IMSS Hospital in Tlajomulco….It DOES Exist

In the last episode of “As the barb Turns,” we found ourselves with blood test results in hand and a wish in our hearts that I would finally get to the Emerald City….or, in this case, the fabled IMSS hospital in Tlajomulco, Jalisco, Mexico.  Oh, sure, lots of us had heard about it, but I only knew personally of one person who had actually visited the place.  This because the hospital is fairly new (having only opened in October of 2011) and also because you can see that getting a referral to the place is inordinately difficult.

But it is the hospital to which patients from Jocotepec are referred, so I hoped to see it myself within a very short period of time….ideally having traveled through some poppy fields to get there and getting loaded on the way.  All I needed were the ruby slippers!  So on the morning of Friday, 7 December 2012, I returned bright and early to the IMSS clinic in Joco with my paperwork to try to get this party started.

While I was not the first person to have arrived at the Joco clinic, I was the first person that Dr. Meanie waved into his office.  I’m sure I’ll never know why.  Perhaps just so he could take the tiniest edge off his basically nasty disposition by again snapping out questions and then sneering at my answers in Spanish.  (As an optimist, I need to believe that somewhere under that vile veneer was, at least once upon a time, the heart of a healer.)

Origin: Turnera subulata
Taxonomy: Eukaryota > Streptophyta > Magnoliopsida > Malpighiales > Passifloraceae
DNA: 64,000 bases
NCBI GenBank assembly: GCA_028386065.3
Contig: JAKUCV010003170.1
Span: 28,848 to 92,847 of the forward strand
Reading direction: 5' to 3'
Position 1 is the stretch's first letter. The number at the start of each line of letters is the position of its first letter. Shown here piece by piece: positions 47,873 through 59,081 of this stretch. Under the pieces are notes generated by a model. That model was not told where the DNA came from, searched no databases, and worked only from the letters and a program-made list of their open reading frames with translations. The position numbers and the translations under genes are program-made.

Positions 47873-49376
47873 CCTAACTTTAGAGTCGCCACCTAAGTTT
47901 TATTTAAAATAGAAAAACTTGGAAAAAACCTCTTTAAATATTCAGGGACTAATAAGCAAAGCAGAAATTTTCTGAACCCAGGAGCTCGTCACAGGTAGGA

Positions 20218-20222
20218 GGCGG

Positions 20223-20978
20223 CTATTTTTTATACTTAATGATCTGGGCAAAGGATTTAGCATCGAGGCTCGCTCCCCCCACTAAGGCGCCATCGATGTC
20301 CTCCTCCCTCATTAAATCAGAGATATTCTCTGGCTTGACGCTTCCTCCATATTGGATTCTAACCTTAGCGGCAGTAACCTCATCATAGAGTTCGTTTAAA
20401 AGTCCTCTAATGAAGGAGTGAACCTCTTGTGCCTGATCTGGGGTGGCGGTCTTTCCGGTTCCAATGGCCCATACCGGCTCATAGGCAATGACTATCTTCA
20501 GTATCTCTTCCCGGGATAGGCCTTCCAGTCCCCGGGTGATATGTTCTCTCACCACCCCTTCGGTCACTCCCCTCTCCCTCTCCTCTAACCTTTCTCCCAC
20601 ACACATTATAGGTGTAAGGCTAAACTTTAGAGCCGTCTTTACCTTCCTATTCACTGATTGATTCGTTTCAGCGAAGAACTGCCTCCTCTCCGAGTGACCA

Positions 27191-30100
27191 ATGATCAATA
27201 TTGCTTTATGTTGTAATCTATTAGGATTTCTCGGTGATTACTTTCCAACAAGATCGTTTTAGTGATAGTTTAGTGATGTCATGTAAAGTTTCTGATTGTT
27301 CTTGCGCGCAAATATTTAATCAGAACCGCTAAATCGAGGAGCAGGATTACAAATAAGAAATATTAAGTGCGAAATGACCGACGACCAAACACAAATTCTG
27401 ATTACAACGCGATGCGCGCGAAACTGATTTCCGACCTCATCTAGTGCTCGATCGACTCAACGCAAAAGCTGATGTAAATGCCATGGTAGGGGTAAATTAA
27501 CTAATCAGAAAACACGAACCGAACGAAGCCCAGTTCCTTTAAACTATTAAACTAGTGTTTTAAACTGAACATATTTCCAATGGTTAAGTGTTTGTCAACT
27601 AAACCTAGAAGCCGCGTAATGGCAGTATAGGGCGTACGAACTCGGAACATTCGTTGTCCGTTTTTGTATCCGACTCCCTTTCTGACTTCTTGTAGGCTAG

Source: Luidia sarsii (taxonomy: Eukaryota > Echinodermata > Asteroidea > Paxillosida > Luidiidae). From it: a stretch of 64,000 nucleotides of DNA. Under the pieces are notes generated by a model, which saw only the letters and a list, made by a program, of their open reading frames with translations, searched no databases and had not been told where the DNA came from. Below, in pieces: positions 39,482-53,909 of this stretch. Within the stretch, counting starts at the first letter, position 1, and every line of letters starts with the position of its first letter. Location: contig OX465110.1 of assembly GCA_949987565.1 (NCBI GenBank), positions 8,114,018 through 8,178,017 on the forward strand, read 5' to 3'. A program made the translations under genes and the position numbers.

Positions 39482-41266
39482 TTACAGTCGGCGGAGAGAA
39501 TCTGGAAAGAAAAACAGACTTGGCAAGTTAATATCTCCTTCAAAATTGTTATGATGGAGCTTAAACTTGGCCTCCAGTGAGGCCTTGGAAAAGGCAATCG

Surely he remembered me from the day before.  I mean, there aren’t that many gringos in Jocotepec and there certainly aren’t that many that go to the IMSS clinic here.  At least not that many with long, blond hair and breast cancer.  But it was as if he had never seen me before.  The questions on Friday were exactly the same as they had been on Thursday.  How old are you?  How much do you weigh?  How tall are you?  Do you have high blood pressure?

And, you know what?  The answers were exactly the same as the day before.  It was, as Yogi Berra once said, deja vu all over again, except that Friday morning I was doling out not only my mammogram and ultrasound film and the radiologist’s report, but my blood work results as well.  But this day, miracle of miracles, he actually LOOKED at them.  Didn’t study them.  Didn’t spend much time with them at all, but he actually did type things into the computer with much under-his-breath muttering and then send me scurrying up to the front of the clinic where medicines are dispersed to pick up the printout of what he had typed in.